There is no consensus on where the catch block should be, which exceptions
should be caught, which allowed to bubble up the call stack, how to
categorize exceptions (e.g. between technical and data/business logic), etc.

Nov 15 '05 #12

P: n/a
> On the other hand, if all you want (as has been posted here by several
people) is a simple list of exceptions thrown by a method, that is
acheivable. The XML docs allow for an <exception> tag. So, as long as the
classes and methods are DOCUMENTED (emphesis for people who don't like to
document their code! :-) ) it is easy for anyone to build an IDE add-in that can look this information up. The add-in can provide a table of exceptions
and even drill into the document for the specific type exception class via a link (this tag allows a "cref" attribute back to the exception class
itself). Nice pet project if anyone wants to take it up.


Is it possible to determine the exceptions thrown by a method via
Reflection?
(I'm not really fond of the idea of having to document every class/method in
order for this to work)

Also, any thoughts on the compile time warning system I mentioned
previously?

Drew

Nov 15 '05 #13

P: n/a

"Drew" <so*****@hotmail.com> wrote in message
news:%2***************@tk2msftngp13.phx.gbl...
On the other hand, if all you want (as has been posted here by several
people) is a simple list of exceptions thrown by a method, that is
acheivable. The XML docs allow for an <exception> tag. So, as long as the classes and methods are DOCUMENTED (emphesis for people who don't like to document their code! :-) ) it is easy for anyone to build an IDE add-in that
can look this information up. The add-in can provide a table of exceptions and even drill into the document for the specific type exception class

via a
link (this tag allows a "cref" attribute back to the exception class
itself). Nice pet project if anyone wants to take it up.
Is it possible to determine the exceptions thrown by a method via
Reflection?
(I'm not really fond of the idea of having to document every class/method

in order for this to work)
No, you would have to disassemble and crawl through the methods definition.
Effectivly certain(posisbly many, I'm not sure) instructions are capable of
causing an exception(call and its variants being the most obvious, outside
of the throw instruction, but mathematic and allocation instructions can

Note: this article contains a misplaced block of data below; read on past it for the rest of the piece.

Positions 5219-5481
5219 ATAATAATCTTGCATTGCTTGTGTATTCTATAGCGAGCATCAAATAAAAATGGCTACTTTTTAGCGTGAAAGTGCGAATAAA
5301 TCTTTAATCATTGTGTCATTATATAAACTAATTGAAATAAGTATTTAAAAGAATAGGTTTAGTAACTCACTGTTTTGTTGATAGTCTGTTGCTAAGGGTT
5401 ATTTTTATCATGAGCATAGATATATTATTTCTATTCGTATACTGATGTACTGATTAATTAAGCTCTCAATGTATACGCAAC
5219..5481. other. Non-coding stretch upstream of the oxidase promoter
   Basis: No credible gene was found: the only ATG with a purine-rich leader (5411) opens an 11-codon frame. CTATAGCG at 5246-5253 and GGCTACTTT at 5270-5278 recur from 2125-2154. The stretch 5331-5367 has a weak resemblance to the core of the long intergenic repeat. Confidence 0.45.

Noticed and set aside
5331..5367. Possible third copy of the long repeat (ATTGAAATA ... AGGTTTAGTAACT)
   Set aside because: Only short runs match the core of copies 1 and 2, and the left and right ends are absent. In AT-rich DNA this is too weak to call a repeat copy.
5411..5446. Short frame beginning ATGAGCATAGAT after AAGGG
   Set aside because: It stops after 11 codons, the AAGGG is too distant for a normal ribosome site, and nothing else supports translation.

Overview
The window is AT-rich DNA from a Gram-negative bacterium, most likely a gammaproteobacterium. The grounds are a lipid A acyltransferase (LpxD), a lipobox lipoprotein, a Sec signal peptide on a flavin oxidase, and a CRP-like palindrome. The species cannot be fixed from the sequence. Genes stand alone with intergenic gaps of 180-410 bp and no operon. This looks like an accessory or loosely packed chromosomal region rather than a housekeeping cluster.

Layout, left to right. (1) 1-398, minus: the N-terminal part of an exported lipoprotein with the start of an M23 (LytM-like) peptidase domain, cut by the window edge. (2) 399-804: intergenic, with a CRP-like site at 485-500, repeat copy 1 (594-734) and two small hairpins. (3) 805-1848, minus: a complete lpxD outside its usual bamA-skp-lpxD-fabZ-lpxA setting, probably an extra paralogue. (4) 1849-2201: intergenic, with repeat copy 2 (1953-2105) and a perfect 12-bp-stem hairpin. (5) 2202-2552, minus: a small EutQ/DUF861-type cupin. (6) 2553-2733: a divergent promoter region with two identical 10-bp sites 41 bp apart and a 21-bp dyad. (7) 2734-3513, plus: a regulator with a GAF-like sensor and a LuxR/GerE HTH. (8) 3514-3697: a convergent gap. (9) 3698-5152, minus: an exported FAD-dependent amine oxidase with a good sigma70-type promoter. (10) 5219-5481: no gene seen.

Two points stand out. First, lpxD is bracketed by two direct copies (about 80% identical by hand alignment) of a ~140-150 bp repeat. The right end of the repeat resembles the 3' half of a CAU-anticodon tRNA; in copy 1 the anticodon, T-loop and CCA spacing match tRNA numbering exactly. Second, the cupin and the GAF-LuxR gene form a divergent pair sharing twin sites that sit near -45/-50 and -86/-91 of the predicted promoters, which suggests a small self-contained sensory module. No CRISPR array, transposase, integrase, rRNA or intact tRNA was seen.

cause exceptoins as well). To detect the capacity for exceptions, one would
have to scan the entire file(and the entire framework, at that), and build a
database of possible exceptions from any given path, and that still may not
hit upon everything. Its mostly just data processing and could be done with
an IL reader, it would just be time consuming, I suspect. Its an interesting
project, sourceforge kinda thing maybe, ;). However things like not flagging
object x = null;
if (x == null)
throw new Exception("Error!");
x.ToString();

as a potential exception generator as far as NullReference goes could be
more complicated. Also, any thoughts on the compile time warning system I mentioned
previously? Ideally, instead of compile time, I'd rather see a utility like FxCop.
Something that performs heavy analysis(perhaps as a post-build tool) and
spits out possible problems. Frankly having the compiler do the analysis
required would probably reduce the speed and seriously increase the
complexity of the compiler, whereas a seperate tool can be enabled only when
needed and should be usable by any language.
Drew

Nov 15 '05 #14

P: n/a
Not necessarily from reflection. You would need the XML file generated by
the XML doc feature of C#.
When you type a method, the IDE's intellisense engine reads this XML file to
figure out what to put in the tooltips.
You'll have to do a little reading up on how the XML file is structured so
you know how to find the right node based on the context of the code DOM
from the currently active code window.

But again, this depends on people actually writing the proper documentation
and including the <exception> tags. It won't cover 100% of exceptions, since
it's possible that unforseen or unhandled exceptions can fall through from
further down the call stack. But then again, not all Java exceptions are
checked exceptions either, so this is pretty much on par - and it goes to